Copenhagen Airpower Conference: Thinking Through the Evolution of Coalition Airpower


2015-04-19 By Robbin Laird

On April 17, 2015, a joint symposium on the evolution of airpower was co-sponsored by The Sir Richard Williams Foundation (Australia) and the Centre for Military Studies of the Department of Political Science of the University of Copenhagen.

Both organizations are partners with Second Line of Defense.

This was an unusual conference given that it launched an Australian effort to broaden the working relationship with non-Asian partners in shaping new approaches to airpower and was, in turn, the beginning of a broader intellectual outreach by the Danish Centre as well.

It seemed that the Queen of Denmark smiled upon the organizers by having her 75th birthday the day before and greeted Danes and visitors facing her in her royal carriage are her son and her Aussie daughter-in-law, Crown Princess Mary.

In the photo below, the Queen is waving to part of the symposium team while the Crown Princess is sitting in front of the Queen.

Danish Queen

It seemed propitious and was.

For the conference launched a significant effort to think through the core problem of coalition airpower as seen from the standpoint of the smaller powers or airforces, or in the case of the United States, the role of the USMC in working through transformation correlated with evolving coalition approaches.

The core presentations were given by operators from key Air Forces which then drove the broader discussion.


It is no accident that one key element of USMC evolution is the working on new approaches to C2 with allies by 2nd Marine Expeditionary Brigade and doing it the way the Marines think about the role of embedded airpower.

The Marine Corps approach is widely appreciated by allies as they think through their own approach to reshaping coalition approaches, notably under the impact of airpower modernization, including the broader use of fifth generation capabilities.

Although a small country, Denmark is one of the most expeditionary in today’s Europe and has organized its forces to be able to do so.

In fact, Denmark has a core coalition operational competence, one which is of growing significance as operations become increasingly coalition in character.

The first panel seen left to right, Dr. Gary Schaub, CMS, Dr. Peter Jackobsen, Royal Danish Defence College, and Col. Anders Rex, Royal Danish Air Force. Credit Photo: SLD
The first panel seen left to right, Dr. Gary Schaub, CMS, Dr. Peter Viggo Jakobsen, Royal Danish Defence College, and Col. Anders Rex, Royal Danish Air Force. Credit Photo: SLD

Airpower and intervention forces are increasingly modular and scalable.

Denmark has modular and scalable forces in its DNA.

The conference was clearly not about applying lessons learned by other powers being applied to Denmark; it was an honest quest to understand how to reshape forces to be more effective as modular and scalable building blocks for future coalitions, notably as capabilities are being reshaped under the influence of new technologies, such as the broad introduction of fifth generation aircraft.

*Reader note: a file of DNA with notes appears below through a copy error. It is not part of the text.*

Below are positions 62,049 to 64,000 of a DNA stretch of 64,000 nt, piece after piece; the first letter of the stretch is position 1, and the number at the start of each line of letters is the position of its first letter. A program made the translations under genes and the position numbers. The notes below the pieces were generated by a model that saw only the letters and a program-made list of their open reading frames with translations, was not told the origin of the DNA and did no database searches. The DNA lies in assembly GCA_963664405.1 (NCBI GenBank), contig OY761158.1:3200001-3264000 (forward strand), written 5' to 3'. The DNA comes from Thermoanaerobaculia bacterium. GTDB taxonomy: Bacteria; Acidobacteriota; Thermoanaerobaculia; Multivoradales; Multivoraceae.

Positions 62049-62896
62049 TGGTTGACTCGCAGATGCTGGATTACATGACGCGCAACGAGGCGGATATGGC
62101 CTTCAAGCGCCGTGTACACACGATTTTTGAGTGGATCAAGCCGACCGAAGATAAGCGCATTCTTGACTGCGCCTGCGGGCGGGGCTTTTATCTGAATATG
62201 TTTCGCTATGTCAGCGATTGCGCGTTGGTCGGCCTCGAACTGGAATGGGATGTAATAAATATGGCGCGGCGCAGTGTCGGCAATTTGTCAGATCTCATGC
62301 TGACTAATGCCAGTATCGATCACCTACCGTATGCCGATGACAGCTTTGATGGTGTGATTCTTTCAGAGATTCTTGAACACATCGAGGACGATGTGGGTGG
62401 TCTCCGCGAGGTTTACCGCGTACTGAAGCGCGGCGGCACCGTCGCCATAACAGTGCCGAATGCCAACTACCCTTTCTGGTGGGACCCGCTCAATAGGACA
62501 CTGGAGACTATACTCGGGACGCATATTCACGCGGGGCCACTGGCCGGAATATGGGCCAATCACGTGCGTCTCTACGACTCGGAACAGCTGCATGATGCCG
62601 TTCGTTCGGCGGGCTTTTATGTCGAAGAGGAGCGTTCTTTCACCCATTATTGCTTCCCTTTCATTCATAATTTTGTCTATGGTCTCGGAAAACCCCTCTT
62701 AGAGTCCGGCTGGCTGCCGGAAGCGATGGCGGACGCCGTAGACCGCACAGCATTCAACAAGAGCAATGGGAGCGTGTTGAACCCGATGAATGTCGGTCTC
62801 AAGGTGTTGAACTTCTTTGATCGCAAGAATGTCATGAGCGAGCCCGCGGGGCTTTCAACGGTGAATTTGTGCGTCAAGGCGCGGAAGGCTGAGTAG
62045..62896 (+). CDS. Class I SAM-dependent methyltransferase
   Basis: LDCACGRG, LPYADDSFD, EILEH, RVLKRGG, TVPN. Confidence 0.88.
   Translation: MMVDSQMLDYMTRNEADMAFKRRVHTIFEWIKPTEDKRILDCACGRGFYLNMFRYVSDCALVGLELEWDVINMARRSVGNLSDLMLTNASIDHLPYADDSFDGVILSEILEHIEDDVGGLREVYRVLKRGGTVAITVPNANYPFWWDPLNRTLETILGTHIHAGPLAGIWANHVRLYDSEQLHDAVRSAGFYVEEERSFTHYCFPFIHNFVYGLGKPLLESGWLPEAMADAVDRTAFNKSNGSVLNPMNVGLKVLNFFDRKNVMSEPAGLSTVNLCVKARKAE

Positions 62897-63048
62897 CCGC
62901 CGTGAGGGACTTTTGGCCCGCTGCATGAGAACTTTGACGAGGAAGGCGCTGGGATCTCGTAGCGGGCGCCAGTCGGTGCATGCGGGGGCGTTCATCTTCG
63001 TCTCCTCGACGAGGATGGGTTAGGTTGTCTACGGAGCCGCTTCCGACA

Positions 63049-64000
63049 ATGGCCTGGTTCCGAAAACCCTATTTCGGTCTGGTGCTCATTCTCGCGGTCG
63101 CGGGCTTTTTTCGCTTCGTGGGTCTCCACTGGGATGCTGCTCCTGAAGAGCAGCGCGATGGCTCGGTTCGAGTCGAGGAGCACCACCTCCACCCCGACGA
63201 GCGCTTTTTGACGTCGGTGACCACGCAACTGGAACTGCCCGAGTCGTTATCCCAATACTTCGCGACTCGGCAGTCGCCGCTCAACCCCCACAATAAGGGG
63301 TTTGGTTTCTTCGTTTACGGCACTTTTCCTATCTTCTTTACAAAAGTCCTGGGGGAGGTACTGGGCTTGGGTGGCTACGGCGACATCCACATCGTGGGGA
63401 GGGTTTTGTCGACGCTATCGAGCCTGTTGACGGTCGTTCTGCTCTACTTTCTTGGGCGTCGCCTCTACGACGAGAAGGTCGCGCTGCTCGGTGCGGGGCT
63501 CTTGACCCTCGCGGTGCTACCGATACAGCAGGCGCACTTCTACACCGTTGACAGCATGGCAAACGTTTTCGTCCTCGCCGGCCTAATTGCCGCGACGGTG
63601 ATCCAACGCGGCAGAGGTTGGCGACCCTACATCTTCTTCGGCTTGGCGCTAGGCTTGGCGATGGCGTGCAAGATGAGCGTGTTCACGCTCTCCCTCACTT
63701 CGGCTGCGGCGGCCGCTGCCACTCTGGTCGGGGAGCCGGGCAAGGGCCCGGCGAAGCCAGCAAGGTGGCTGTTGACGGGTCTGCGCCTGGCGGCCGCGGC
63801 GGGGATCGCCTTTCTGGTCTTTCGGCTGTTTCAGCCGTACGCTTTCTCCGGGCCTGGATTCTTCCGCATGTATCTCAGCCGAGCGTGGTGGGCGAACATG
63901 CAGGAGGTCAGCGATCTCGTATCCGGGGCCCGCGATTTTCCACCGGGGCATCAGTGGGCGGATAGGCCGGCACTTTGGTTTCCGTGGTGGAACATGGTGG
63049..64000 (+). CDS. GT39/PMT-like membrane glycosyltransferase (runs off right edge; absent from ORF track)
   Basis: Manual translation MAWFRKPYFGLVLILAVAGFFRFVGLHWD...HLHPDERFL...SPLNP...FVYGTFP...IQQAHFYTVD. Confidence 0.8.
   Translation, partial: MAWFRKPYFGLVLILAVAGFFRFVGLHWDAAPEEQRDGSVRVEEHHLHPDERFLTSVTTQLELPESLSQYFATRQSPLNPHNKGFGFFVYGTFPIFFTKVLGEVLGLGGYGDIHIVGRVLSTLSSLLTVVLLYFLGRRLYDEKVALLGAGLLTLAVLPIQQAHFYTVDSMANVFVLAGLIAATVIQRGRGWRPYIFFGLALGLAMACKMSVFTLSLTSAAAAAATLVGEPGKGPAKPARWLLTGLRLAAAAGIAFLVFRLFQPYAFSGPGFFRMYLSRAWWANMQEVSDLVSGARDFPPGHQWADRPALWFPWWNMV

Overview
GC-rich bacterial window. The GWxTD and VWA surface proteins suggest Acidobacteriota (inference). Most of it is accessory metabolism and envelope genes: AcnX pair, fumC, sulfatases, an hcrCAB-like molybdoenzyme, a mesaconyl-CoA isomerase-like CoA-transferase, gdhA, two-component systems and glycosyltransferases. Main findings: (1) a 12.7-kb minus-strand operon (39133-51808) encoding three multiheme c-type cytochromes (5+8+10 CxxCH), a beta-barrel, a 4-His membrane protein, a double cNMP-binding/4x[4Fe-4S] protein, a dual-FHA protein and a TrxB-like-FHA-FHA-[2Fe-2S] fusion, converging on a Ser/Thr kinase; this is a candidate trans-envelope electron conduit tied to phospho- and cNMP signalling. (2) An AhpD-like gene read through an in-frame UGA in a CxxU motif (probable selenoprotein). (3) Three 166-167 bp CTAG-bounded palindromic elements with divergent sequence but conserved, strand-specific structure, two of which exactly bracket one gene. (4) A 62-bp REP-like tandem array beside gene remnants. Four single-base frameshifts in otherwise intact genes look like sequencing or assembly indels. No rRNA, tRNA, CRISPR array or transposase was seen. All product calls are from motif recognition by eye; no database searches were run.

And the trend line highlighted in the opening of the conference by Dr. Schaub underscored the changing dynamics of coalition.

Over time, the numbers of participants has gone up and their engagement as a percentage of operations has done so as well.


The rethinking being done by the Royal Australian Air Force, the Royal Air Force, the Dutch Air Force and the Danish Air Force as well as the USMC were the major inputs to challenging the participants at the Conference to think through the rapidly evolving demands for and reshaping of approaches for successful coalition airpower.

In the weeks ahead, we will publish many of the presentations and highlight questions and approaches highlighted at this important, and foundational effort to rethink where the democracies are headed in reshaping coalition airpower.

Note: Last year, Denmark operating as the NATO force for the Baltic air policing mission were scrambled to defend common airspace against Russian intruders.

As Hans Tino Hansenfounder and CEO of Risk Intelligence based in Denmark noted in an interview during my last visit to Denmark:

Had the two Danish jets not arrived, the Russians could have easily entered Swedish airspace unhindered (Photo: Colourbox)
Had the two Danish jets not arrived, the Russians could have easily entered Swedish airspace unhindered (Photo: Colourbox)

I think that what has happened in Sweden is like with any other Western European country, they have been reducing their defense to such an extent that they are at the lowest level possible to actually withhold or maintain a credible defense – or even below.They got their first wake up call last year when Russian air exercises were targeted against Swedish installations.

And they didn’t actually have the 24/7 Quick Alert Reaction (QRA) fighter capability to show sovereignty against the Russians.

Ironically, the Russian planes were intercepted by Danish F16s operating from Lithuania during the NATO Air-Policing mission in the Baltic countries.

About the video above:

05/02/2014: Danish fighter jets have arrived in Amari Air Base in Estonia for air policing duties over the Baltic states.

According to a Fox news story published April 30, 2014L

TALLINN, Estonia – NATO has opened its second Baltic air base in Estonia as part of the military alliance’s increased regional air policing mission during the Ukraine crisis.

Estonia’s military says four Danish fighter jets arrived at the Amari air base, some 40 kilometers (25 miles) southwest of the capital Tallinn on Wednesday.

The Royal Danish Air Force F-16 planes will patrol the skies of Estonia, Latvia and Lithuania for four months in coordination with NATO fighter jets stationed in Lithuania. After that, Germany will take over the rotational mission.

Credit Video: NATOCHANNEL:4/30/14